Mini Bio (1)
Born to an Air-Force family in Colorado Springs, Colorado, Crash spent his early childhood in the vagabond style of military life. Most of his early training began from observing nature, where he gained a deep appreciation for the natural order of things. He seemed to have developed an understanding of light and shade and how objects related to one another. Along with his observations of present nature, he was also intrigued with visions of what once was, namely prehistoric wildlife. He delved into the study of Paleontology and soon found the marriage between factual science and the powers of the imagination to be the perfect testing ground for creating what was once only a world of fantasy. Crash made the proclamation that, when he grew up, he was going to 'do dinosaurs.'
Crash received a scholarship to the Art Center College of Design, in Pasadena, graduating with a BFA in illustration in 1988. That same year he met Stan Winston - consequently establishing a working relationship that would last for 12 years. Crash's first design challenge was Predator II, directed by Stephen Hopkins. He soon found himself immersed in the work that he could before only admire as a fan. Soon after, he collaborated with Tim Burton for "Edward Scissorhands." Burton was indeed a hero of Crash's, and as such, Crash reveled in the collaboration. Incorporating the facial features of actor Johnny Depp, Crash translated Burton's concepts into three different illustrations, one of which was selected as the final look for the character.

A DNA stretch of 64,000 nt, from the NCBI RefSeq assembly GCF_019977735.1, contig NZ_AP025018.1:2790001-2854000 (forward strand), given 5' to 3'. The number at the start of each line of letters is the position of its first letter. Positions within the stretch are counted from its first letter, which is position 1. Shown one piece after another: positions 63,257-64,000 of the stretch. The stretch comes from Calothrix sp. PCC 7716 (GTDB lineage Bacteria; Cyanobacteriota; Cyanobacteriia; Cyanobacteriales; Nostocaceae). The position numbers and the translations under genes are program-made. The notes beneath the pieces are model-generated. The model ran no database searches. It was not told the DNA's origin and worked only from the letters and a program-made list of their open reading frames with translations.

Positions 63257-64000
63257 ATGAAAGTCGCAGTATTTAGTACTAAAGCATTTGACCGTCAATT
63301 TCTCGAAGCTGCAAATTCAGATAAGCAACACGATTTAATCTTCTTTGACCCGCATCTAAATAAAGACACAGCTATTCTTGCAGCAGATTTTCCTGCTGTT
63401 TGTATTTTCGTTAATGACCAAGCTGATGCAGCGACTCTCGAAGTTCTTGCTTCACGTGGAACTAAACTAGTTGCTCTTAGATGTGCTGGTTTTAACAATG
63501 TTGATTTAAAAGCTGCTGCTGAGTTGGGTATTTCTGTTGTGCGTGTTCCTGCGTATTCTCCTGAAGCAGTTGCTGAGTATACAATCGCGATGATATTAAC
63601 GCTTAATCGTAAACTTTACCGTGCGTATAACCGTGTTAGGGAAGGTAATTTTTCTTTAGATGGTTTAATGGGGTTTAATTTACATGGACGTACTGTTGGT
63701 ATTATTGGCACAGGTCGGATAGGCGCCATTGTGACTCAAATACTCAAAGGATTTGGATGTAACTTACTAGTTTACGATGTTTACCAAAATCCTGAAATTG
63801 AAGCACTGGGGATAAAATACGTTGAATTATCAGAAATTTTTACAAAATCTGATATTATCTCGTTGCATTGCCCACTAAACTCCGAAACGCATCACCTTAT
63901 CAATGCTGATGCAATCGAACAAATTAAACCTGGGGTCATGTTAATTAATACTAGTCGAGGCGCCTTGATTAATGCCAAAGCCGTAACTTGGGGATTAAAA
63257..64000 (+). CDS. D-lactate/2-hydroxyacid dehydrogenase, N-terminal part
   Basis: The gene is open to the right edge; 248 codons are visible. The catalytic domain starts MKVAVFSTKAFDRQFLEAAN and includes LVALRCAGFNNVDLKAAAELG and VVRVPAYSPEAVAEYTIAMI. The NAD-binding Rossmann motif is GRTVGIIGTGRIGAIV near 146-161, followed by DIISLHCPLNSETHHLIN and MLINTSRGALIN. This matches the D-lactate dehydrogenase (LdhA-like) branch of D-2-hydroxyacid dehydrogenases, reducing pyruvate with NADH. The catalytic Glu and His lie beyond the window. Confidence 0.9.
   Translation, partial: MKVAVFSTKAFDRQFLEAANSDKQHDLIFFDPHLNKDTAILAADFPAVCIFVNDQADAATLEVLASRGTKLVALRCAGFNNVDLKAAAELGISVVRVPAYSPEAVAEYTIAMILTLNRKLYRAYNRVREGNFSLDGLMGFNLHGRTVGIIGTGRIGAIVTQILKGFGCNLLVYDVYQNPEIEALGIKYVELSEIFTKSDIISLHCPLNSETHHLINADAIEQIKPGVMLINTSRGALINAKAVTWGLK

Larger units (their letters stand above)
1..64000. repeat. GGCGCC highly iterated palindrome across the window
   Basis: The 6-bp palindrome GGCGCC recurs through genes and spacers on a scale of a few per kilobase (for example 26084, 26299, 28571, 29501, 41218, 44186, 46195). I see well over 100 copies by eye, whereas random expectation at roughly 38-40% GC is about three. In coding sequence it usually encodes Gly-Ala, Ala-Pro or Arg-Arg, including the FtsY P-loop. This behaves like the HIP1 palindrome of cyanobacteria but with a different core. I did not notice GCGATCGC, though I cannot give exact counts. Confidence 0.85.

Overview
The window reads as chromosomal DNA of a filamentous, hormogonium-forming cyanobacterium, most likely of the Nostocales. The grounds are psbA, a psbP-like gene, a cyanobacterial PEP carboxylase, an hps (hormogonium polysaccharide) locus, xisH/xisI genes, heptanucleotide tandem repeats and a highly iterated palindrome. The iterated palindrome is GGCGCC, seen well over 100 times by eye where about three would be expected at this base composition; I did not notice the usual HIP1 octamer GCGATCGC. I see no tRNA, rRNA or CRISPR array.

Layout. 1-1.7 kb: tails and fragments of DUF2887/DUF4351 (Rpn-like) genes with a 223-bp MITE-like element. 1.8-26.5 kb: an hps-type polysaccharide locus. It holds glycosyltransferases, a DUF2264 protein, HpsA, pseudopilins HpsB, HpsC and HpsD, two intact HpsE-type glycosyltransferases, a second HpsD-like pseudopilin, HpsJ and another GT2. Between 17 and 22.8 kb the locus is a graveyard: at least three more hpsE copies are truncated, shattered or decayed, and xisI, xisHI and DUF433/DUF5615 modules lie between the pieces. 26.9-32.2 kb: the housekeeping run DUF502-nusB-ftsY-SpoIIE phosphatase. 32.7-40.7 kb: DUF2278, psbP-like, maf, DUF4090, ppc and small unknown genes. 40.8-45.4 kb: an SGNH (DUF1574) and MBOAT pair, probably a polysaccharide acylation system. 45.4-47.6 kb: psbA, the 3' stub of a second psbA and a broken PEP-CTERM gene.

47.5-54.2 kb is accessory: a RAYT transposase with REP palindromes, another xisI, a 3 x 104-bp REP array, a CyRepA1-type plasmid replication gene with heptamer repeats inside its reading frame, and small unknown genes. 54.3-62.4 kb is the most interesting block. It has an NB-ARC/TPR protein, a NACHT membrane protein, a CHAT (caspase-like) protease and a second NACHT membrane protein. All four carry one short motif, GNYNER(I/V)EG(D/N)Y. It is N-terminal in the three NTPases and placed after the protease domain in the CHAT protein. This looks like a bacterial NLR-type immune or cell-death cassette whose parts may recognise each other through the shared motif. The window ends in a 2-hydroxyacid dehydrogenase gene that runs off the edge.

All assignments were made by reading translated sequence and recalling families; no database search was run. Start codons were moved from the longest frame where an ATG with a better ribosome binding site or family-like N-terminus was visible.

Immediately following was James Cameron's epic science fiction sequel "Terminator 2." With Cameron's background in art direction, Crash was challenged to satisfy the eye of a brilliant artist as well as director. Cameron had Crash designing for what came to be a $205 million box office sensation. Working once again with Tim Burton, Crash was asked to design the Penguin makeup Danny DeVito would wear in "Batman Returns." The result was an unforgettable character that redefined the villainous role portrayed in the comic books and distanced itself, through originality, from the television series of the '60's and '70's. Outselling the highest expectations with an overall box office success of $163 million. This design also attained a makeup Academy nomination for best make-up in a film.
The following year, "Jurassic Park" finally gave Crash the opportunity to work with whom he considers to be one of the greatest minds in filmmaking, Steven Spielberg, while also fulfilling his childhood prophecy - he was about to 'do dinosaurs' - and do them in an entirely unprecedented fashion. A whole new vision of dinosaurs, a whole new take on a kind of movie that had been done a million times before - essentially, breaking the mold. With new science and new ideas about what dinosaurs really were, the film depicted dinosaurs that were very active, warm-blooded and even intelligent. Because the project was cloaked in secrecy in its early stages, Crash worked in solitude on his concepts and rendered dinosaurs for an entire year. Once the film went into actual production, Crash served as an on-set puppeteer, breathing life into the prehistoric characters through radio-and cable-controlled performances, as well as performing as the Raptor he designed, donning the full size Raptor suit himself.